MORGAN v. STATE

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MORGAN v. STATE
1987 OK CR 234
744 P.2d 1280
Case Number: C-86-169
Decided: 10/27/1987
Oklahoma Court of Criminal Appeals

An appeal from the District Court of Tulsa County; J.D. Dalton, District Judge.

James Calvin Morgan, petitioner, pled nolo contendere and was convicted of Forcible Sodomy in the District Court of Tulsa County, Case No. CRF-85-2319, sentenced to four (4) years imprisonment, and appeals. AFFIRMED.

Donald E. Smolen, Tulsa, for petitioner.

No response necessary.

OPINION

PARKS, Judge:

[744 P.2d 1281]

¶1 The petitioner, James Calvin Morgan, entered a plea of nolo contendere to the charge of Forcible Sodomy (21 O.S. 1981 § 888 [21-888]), in Case No. CRF-85-2319, in Tulsa County District Court. The plea was entered, and the State recommended punishment of five (5) years imprisonment. The trial court accepted the plea and sentenced the petitioner to four (4) years imprisonment. Petitioner filed a timely application to withdraw his plea. Following a hearing on the petitioner's application, the trial court denied the petitioner's request. Petitioner has timely filed a petition for a Writ of Certiorari. We assume jurisdiction.

¶2 Initially, we note that a plea of nolo contendere has the same legal effect as a guilty plea except that it may not be used against the defendant as an admission in any civil suit based on the act upon which the criminal prosecution is based. See 22 O.S. 1981 § 513 [22-513]; Burch v. State, 738 P.2d 157, 158 (Okl.Cr. 1987). Petitioner claims that he should be allowed to withdraw his plea of nolo contendere as both he and his attorney were laboring under a misunderstanding whereby they believed this plea would result in a suspended sentence. This conclusion was based on the erroneous assumption that petitioner had a juvenile record, but only one prior felony conviction. This, bolstered by the fact that petitioner had not been involved with the law for thirty-three (33) years, led both petitioner and his attorney to believe that a suspended sentence was possible.

¶3 Before petitioner entered his plea, it was brought to petitioner's attention that the juvenile conviction, arising in 1953, was considered a felony under 10 O.S. 1971 § 1101A [10-1101A], which allowed males over sixteen (16) to be tried as adults while it prohibited the State from trying females under eighteen (18) as adults. This statute has since been held unconstitutional and the convictions arising thereunder voidable. Lamb v. Brown, 456 F.2d 18, 20 (10th Cir. 1972); Edwards v. State, 591 P.2d 313, 318 (Okl.Cr. 1979). Section 1101A was repealed in 1972. Because of these prior convictions, [744 P.2d 1282] petitioner was not eligible for a suspended sentence. See 22 O.S. 1981 § 991a [22-991a]. Petitioner agreed to enter his plea of nolo contendere after being advised of this information. However, when sentenced to four (4) years, petitioner immediately moved to withdraw his plea.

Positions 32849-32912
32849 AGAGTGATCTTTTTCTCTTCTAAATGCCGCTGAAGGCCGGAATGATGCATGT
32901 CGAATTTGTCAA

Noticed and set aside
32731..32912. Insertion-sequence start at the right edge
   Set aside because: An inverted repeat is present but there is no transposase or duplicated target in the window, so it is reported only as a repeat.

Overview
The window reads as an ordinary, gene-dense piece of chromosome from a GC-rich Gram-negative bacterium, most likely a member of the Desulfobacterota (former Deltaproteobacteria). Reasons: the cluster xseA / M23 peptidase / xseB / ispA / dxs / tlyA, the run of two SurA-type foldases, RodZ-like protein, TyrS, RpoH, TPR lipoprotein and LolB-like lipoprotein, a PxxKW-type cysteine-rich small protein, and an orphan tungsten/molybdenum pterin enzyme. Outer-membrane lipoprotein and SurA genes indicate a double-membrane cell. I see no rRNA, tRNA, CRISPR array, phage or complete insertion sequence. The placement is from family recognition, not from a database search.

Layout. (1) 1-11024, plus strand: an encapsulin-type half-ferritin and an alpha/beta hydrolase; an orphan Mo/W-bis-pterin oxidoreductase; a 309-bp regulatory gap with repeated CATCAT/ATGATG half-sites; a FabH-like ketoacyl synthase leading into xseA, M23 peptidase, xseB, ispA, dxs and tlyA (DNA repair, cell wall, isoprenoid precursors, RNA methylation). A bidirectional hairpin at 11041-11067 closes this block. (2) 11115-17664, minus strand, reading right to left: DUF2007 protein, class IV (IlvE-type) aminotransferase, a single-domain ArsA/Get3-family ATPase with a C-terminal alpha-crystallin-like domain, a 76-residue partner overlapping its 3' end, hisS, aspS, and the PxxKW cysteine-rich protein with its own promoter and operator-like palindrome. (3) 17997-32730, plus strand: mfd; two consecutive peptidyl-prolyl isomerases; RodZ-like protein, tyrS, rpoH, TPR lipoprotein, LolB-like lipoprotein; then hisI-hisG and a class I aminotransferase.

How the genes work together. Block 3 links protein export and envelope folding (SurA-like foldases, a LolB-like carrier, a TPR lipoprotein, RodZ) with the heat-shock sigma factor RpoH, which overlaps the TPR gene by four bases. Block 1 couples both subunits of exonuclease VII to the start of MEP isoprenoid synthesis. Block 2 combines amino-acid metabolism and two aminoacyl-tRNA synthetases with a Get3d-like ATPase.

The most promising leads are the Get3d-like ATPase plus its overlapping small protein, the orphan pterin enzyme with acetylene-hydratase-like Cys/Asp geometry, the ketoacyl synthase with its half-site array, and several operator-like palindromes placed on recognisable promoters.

¶4 At the evidentiary hearing for his motion to withdraw his plea, the petitioner testified that he would not have entered his plea if he had known that he was precluded from receiving a suspended sentence. Petitioner also argued that he was eligible for a suspended sentence as his juvenile conviction was voidable. The trial court agreed that the juvenile conviction was voidable but stated that the first sentence was correct in light of the circumstances and seriousness of the crime, regardless of the validity of the juvenile felony conviction.

¶5 This Court has held that the defendant should be allowed to withdraw his plea if it is given unadvisedly and any reasonable ground is offered in favor of his motion. McLoud v. State, 485 P.2d 480, 481 (Okl.Cr. 1971). This decision rests within the sound discretion of the trial court. Gravitt v. State, 665 P.2d 831 (Okl.Cr. 1983). Here petitioner alleges that he has only one valid felony conviction and is eligible for a suspended sentence. He argues that because the trial court refused to grant a suspended sentence, he should be allowed to withdraw his plea.

¶6 The facts in this case do not support a finding that the trial court abused its discretion. Because petitioner entered his plea without "the promise of recommendation for leniency from the State, he is not entitled to withdraw it as a matter of right." Johnson v. State, 713 P.2d 598, 600 (Okl.Cr. 1986). Nor does it appear to this Court that petitioner entered his plea unadvisedly. Petitioner acknowledged that he was aware of the risks of entering a plea. It is abundantly clear from the record that petitioner and his counsel discussed all possible alternatives. They agreed that petitioner should enter a plea of nolo contendere, even after learning that petitioner was not eligible for a suspended sentence.

¶7 Next, with regard to petitioner's claim that the district court erred in denying the motion to quash, this issue was waived by the entry of the nolo contendere plea. See Stokes v. State, 738 P.2d 1364 (Okl.Cr. 1987).

¶8 Accordingly, the trial court did not abuse its discretion in refusing to allow the petitioner to withdraw his plea. For this reason, the judgment and sentence is AFFIRMED and the petition for certiorari is DENIED.

BRETT, P.J., concurs.

BUSSEY, J., concurs in result.